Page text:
As part of their sustainability efforts, Belgian supermarket chain Colruyt has started up a pilot project in Peru with the help of Vredeseilanden (VECO). Colruyt already started investing in sustainability with the set up of its green line 20 years ago. After investments in energy-efficiency of their supermarket infrastructure, distribution system etc., they started focusing on sustainable sourcing. Colruyt and VECO have engaged in a long-term collaboration to create sustainable agricultural chains, with a focus on the ‘inclusion of smallholder farmers’. A first product they worked with was rice from Benin. Now, asparagus from Peru was chosen for a new pilot that focuses on inclusive modern markets. Peru is the second largest producer and exporter of asparagus worldwide. Even though small-scale producers largely outnumber the few large exporting companies, small-scale farmers only account for 6% of the export value in the sector.
Scana Noliko, one of Colruyt’s providers of canned goods, imports canned asparagus from Peru. They were identified as a partner in the inclusive canned asparagus and organized a field trip to Peru in September 2011 to find an exporter and farmer organization they could work with. Gandules, one of the most important Peruvian agribusiness companies, was chosen as exporter and REOPA, an association of small-scale farmers in the Peruvian region of La Libertad, as farmer organization. The pilot project would thus be a multistakeholder project in which VECO had a facilitating role, enabling interaction between the 4 partners.
The first delivery from REOPA to Gandules was planned from half January to March 2012. At first the supply of produce to Gandules did not cause any difficulties. After a couple of months, however, delivery slowed down because of a discussion on drawback and insufficient communication. VECO therefore evaluated the project with the LINK methodology (a toolkit developed to build inclusive and sustainable trading relationships linking small-scale farmers to modern markets) and was thus able to determine the following remaining challenges for all actors: establishing price references, setting up fluent communication between the actors, increasing trust between the partners, guaranteeing continuity and responding to quality demands. Ecological issues, such as water use for irrigation, are at stake too and the labor conditions still present challenges as well.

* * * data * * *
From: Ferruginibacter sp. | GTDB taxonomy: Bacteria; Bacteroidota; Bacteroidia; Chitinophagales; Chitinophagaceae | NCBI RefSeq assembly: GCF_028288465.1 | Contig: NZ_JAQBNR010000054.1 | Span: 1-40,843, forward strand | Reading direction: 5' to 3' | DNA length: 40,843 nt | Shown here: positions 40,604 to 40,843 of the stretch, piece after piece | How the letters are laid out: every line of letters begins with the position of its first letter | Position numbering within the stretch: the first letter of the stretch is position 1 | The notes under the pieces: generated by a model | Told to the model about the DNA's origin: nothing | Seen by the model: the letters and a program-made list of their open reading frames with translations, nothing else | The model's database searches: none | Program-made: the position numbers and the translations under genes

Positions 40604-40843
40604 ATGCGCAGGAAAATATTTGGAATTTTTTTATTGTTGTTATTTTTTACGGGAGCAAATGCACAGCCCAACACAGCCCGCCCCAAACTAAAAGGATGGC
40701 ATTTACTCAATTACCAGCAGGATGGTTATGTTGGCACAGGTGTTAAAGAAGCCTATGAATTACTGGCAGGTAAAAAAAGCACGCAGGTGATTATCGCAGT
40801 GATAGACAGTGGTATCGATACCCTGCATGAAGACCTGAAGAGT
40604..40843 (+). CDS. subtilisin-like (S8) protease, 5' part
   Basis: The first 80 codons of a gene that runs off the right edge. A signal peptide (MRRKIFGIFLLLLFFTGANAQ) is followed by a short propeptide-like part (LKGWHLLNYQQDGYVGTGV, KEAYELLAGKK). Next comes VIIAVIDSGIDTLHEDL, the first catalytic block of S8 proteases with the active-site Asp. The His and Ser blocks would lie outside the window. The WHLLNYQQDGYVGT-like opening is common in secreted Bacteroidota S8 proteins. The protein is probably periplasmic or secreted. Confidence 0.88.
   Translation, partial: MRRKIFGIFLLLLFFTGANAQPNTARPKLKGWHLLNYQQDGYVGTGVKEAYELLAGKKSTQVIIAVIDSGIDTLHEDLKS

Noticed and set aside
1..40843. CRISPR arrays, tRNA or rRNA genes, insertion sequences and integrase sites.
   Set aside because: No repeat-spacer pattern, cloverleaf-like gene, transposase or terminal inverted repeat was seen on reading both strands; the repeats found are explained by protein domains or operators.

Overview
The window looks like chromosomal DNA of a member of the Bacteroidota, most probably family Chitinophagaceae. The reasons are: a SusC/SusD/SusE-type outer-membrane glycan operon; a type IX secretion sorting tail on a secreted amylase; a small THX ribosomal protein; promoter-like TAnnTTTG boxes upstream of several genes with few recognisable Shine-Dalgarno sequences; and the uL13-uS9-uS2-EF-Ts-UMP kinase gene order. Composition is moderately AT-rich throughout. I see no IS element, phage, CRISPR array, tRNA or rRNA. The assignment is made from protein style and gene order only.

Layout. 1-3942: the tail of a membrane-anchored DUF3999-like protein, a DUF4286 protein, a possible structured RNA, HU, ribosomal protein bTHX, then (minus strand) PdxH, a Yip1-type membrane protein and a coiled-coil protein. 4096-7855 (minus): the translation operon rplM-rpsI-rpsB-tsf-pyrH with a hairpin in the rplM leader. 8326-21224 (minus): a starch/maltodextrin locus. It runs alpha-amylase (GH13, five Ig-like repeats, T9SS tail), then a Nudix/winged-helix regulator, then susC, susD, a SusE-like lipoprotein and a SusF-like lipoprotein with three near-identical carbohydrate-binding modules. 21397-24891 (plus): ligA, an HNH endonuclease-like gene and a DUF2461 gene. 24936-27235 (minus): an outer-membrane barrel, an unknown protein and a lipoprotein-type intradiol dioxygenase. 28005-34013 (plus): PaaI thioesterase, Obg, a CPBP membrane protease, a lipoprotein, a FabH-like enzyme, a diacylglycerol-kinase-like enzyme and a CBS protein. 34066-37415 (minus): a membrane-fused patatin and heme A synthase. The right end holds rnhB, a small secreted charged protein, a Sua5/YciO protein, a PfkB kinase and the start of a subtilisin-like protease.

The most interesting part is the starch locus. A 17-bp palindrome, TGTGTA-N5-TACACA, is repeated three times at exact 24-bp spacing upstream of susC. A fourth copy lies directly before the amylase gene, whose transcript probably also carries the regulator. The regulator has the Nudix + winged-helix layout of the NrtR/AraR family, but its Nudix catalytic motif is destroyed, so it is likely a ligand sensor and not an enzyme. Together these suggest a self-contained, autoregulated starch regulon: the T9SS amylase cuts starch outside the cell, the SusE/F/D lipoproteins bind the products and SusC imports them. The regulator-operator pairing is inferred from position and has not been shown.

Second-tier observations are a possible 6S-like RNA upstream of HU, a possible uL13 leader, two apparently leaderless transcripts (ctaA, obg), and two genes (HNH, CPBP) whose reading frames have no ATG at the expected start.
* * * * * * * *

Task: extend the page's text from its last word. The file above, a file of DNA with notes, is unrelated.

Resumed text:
Meanwhile, there are also great achievements: REOPA’s canned asparagus has found its way to Colruyt, generating a surplus value to their production of asparagus that is not suited for the fresh market. Furthermore, the analysis made by VECO has provided a clear image of the functioning of the chain and the production, processing and marketing of asparagus by REOPA. All partners have expressed their wish to continue the pilot project in 2013 with the support of VECO. In addition, Colruyt will identify new key private label products to work on inclusiveness for small farmers in the next couple of years. At this point, it will also be very important to share all the experiences from this pilot with other partners and spread the lessons learned to other companies and NGO’s interested in including smallholders into their product chains.